COUNTRIES across the globe are now using a device manufactured in Wagga to clear deadly landmines.
"The flip screen will pick up basically anything, it scoops and separates,” Flip Screen founder and inventor Sam Turnbull said.
"It's used mostly for heavy industry, separating stuff like scrap metal,” he said.
The tough units can handle everything from dirt to engine blocks and as Mr Turnbull found out – land mines.
"I got a call and found out the Israelis were using the flip screen for land mine clearance,” he said.
“I spoke to someone from the Israeli military and he said a mine went off in one.”
Mr Turnbull said the Israelis were expected to order more flip screens in the near future.
“The US military have a few, they recently cleared a field of 1000 mines, 50 detonated in the flip screen,” Mr Turnbull said.
“The anti-personnel mines aren't a problem, the shrapnel just bounces around inside the high-tensile steel.
“When they hit an anti-tank mine, it blew the guts out of the unit, I reckon the mesh is probably still in orbit, the bucket was all twisted, but they just undid 16 bolts, dropped the centre out and replaced it and the flip screen was right to go again.
“This is a mine that's supposed to take out a $50 million tank.”
While the flip screen was not designed with land mine removal in mind, Mr Turnbull was pleased and proud it had found a new use.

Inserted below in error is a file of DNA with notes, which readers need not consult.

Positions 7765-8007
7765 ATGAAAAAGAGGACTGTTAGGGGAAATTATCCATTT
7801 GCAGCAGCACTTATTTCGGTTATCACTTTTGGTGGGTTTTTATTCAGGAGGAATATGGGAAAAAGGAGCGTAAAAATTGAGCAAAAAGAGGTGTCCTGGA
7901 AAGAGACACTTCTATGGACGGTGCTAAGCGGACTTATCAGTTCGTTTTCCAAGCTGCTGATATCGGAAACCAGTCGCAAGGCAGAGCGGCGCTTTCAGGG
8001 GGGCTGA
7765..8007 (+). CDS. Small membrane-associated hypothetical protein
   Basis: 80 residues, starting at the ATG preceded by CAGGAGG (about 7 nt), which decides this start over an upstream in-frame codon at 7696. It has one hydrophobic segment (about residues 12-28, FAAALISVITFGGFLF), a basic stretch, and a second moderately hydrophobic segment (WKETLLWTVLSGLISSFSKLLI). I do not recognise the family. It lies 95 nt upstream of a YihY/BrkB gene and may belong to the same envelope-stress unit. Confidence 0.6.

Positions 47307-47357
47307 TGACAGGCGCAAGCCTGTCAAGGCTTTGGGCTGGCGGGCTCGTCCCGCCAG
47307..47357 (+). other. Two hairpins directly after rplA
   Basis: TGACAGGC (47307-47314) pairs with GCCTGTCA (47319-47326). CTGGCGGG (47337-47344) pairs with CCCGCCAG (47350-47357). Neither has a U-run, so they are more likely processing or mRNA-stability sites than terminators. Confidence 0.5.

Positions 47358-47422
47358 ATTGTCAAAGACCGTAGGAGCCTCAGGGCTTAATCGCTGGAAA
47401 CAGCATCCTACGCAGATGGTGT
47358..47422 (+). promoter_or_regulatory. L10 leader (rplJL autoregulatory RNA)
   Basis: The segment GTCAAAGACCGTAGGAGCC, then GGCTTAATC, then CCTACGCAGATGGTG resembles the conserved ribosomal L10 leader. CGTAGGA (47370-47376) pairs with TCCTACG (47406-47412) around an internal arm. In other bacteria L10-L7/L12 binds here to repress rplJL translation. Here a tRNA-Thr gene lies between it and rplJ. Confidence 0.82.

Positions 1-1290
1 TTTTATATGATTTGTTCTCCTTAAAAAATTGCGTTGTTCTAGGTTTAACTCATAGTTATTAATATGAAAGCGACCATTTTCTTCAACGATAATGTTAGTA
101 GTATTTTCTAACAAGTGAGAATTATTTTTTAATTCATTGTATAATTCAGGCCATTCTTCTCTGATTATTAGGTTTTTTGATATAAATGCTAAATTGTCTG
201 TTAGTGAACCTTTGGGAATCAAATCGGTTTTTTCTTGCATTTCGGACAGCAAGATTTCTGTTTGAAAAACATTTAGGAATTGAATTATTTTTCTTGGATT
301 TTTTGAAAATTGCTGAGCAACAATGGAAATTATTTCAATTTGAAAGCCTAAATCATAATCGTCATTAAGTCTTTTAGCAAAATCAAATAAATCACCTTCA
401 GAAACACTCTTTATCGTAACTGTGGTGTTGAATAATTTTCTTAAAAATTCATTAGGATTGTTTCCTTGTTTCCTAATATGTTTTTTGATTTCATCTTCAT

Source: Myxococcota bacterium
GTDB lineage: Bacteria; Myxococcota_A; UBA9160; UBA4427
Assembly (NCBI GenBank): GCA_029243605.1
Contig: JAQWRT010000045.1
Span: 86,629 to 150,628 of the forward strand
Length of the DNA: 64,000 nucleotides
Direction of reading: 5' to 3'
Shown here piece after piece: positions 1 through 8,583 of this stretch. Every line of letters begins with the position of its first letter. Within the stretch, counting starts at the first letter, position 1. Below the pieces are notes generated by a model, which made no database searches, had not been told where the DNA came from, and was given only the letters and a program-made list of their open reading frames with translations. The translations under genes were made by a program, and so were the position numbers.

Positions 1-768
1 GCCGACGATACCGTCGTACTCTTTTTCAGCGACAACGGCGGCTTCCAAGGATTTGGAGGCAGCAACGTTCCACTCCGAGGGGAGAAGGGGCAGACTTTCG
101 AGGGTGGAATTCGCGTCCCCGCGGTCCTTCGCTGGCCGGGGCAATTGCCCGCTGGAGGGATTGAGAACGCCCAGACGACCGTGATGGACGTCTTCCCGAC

“Land mines are such a horrible thing,” he said.
Mr Turnbull designed his own system to make the flip-screen work, it easily fits to any loader or bobcat and is used in 37 different countries.
“At first it was to take care of recycling waste on building sites and demolitions, you've got dirt mixed with concrete and scrap metal, it just all goes in the flip screen and it kind of sifts it,” he said.
Flip Screen employs 26 people, with a manufacturing base in Wagga, they have opened an office in Dallas to crack the North American market.
“I had a demolition business in Sydney and saw guys bringing in these big waste machines and I thought It would be better to do it with a bobcat,” he said.
“Then when I came to Wagga I had a bunch of fertiliser to clean up and thought I'd build the machine to do the job.”